The region's largest economies, Brazil and Mexico, are in a race to increase their participation in the world economy. As Chapter 1 indicated, Mexico is making an effort to become more globally involved and has developed the most complex web of trade agreements of any country in the world. Brazil, on the other hand, has been preoccupied in becoming a global leader in the export of commodities and building a global competitive industrial platform in a few industries, such as automobiles, light aircraft, and consumer electronics. In fact, Brazil and Mexico, together with the Asian emerging power economies of China and India, may become the emerging-country equivalent of the advanced economies triad of the United States, Europe, and Japan. Figure 8.4 illustrates the links of the United States–Europe–Japan economic triad with the three leading emerging economies, which include Brazil and Mexico. Trade flows between the two triad systems are already quite substantial. U.S.–Mexican trade has become very strong with NAFTA. U.S.–China trade, already growing fast, will become even larger with China's entry into the WTO. European trade with China and Brazil is also very strong.

Figure 8.4Figure 8.4 Extended Triads: Trade and FDI Flows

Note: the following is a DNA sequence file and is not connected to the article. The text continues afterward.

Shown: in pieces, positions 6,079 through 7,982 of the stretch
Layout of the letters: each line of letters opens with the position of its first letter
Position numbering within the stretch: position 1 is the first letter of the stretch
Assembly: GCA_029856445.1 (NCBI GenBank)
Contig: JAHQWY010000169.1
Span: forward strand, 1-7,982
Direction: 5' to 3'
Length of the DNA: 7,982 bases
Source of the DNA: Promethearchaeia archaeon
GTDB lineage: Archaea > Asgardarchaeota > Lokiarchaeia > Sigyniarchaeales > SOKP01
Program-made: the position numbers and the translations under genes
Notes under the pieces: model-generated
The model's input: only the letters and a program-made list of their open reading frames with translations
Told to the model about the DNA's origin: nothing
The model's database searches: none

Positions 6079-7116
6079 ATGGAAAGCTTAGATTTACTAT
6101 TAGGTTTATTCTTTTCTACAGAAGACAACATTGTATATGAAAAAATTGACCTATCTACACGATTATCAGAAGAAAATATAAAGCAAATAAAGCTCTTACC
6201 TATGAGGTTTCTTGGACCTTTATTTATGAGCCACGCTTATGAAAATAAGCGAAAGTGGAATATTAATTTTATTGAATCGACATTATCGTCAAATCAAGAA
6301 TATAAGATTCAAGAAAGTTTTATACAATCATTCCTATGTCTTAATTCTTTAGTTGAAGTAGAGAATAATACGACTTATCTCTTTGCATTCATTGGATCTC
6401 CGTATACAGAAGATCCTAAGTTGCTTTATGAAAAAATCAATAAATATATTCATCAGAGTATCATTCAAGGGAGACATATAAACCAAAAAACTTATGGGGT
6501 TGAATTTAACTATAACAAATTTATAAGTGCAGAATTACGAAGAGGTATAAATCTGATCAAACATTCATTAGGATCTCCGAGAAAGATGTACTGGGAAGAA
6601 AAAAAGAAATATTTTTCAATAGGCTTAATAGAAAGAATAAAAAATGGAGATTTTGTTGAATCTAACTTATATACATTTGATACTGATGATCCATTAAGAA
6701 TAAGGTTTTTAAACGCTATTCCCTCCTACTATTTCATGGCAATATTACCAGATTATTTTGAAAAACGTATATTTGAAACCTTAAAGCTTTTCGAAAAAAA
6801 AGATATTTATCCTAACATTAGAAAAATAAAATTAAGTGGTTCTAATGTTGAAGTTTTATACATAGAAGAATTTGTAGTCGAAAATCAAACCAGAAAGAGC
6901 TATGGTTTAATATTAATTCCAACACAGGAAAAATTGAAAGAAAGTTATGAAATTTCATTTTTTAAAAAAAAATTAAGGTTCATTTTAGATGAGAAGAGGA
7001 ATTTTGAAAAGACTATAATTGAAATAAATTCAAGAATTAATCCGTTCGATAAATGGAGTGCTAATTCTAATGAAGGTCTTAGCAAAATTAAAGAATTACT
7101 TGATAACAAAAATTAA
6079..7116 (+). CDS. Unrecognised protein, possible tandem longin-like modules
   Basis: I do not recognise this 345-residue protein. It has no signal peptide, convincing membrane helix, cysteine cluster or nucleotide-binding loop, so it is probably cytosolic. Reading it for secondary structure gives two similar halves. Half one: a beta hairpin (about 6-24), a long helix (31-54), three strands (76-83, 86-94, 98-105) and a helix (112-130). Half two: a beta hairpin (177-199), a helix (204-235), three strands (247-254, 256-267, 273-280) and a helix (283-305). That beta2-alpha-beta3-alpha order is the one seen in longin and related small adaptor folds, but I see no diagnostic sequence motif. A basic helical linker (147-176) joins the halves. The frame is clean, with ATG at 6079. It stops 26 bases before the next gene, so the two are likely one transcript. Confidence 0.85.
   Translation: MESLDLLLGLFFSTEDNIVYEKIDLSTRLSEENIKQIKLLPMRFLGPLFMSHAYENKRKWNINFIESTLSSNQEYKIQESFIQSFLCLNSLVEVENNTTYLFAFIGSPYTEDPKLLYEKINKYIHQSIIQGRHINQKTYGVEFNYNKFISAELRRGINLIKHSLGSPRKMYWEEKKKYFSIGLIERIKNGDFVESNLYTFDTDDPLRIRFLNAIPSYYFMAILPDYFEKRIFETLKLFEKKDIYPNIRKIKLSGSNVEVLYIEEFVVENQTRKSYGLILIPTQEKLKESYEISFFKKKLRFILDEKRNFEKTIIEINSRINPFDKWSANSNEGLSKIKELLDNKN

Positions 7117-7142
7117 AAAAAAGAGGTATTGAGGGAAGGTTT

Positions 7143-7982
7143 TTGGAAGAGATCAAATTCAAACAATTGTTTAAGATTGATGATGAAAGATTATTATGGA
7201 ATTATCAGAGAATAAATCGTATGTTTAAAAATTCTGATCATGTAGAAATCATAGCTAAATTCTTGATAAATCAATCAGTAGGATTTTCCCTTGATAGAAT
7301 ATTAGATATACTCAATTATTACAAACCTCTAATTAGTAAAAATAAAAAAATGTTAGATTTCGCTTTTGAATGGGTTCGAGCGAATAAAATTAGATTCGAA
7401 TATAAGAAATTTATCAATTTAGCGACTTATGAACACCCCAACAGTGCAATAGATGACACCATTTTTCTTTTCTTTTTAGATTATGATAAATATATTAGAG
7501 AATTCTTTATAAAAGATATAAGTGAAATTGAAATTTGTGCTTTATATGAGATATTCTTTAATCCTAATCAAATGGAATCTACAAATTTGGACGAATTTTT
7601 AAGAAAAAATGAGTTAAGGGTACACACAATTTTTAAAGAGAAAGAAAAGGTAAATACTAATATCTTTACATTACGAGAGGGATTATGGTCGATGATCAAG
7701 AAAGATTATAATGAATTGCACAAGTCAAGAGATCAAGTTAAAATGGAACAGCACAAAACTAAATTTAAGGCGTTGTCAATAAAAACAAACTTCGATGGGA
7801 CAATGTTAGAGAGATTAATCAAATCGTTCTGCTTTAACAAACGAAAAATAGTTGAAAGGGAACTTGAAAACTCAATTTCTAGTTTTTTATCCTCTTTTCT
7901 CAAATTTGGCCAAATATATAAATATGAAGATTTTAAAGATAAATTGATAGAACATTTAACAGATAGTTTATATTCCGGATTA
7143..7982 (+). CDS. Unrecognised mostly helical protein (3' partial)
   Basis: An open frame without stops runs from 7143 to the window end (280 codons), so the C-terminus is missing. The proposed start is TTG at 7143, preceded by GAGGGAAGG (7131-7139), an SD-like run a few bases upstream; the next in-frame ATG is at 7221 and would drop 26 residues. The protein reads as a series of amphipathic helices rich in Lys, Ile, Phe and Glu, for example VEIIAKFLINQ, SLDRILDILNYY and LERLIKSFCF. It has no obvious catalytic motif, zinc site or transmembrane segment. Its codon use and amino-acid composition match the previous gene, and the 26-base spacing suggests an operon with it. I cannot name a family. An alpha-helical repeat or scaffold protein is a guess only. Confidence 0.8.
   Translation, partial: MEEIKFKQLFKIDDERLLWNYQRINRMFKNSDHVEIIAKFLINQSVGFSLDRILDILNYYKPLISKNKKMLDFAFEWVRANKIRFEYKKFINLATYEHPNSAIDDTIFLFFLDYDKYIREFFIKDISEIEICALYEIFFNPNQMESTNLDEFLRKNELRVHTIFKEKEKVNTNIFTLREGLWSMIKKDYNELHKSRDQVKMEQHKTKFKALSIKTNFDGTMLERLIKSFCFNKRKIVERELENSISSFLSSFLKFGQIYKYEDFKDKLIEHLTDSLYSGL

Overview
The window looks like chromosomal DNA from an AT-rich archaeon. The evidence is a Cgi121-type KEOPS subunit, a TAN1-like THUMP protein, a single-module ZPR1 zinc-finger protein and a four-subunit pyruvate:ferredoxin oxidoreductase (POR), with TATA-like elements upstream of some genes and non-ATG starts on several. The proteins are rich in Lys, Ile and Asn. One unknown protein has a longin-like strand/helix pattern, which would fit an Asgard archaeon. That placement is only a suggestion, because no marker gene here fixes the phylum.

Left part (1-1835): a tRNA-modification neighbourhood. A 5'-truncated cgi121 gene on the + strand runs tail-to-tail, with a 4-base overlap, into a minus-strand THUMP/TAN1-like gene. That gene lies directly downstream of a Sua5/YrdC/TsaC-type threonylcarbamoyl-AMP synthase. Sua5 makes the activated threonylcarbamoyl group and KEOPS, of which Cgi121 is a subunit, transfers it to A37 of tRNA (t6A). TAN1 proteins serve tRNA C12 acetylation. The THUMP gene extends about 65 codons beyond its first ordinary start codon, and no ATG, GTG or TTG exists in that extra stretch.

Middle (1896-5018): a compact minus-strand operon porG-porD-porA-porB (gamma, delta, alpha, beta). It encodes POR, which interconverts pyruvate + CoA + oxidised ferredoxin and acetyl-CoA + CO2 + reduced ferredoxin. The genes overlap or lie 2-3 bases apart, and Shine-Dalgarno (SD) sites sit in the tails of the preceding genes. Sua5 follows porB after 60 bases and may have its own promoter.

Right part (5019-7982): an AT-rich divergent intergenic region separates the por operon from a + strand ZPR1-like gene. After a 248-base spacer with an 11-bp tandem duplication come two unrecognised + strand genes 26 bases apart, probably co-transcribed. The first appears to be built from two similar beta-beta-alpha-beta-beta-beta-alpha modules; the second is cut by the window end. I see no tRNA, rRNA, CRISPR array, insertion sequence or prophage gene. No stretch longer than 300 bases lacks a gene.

Mexico and Brazil are already part of the global value chain of major multinationals in medium-tech electronics, automobiles, and other consumer durables. In Chapter 3 we saw how the degree of integration of the automobile industry in North and South America leads to increasing trade flows of parts and cars. The U.S. and Mexico industrial networks are already highly integrated through NAFTA. European trade and investment have been historically important in Brazil. Most major European multinationals have presence in Brazil and/or Argentina. U.S. multinationals also hold an important presence in the Brazilian car industry, but their subsidiaries have greater links with the European subsidiaries than with the North American production hub. Japan's trade and investment flows in Latin America are more limited to assembly plants in Mexico and the Caribbean, but one can expect a greater participation of Japanese investment in Brazil.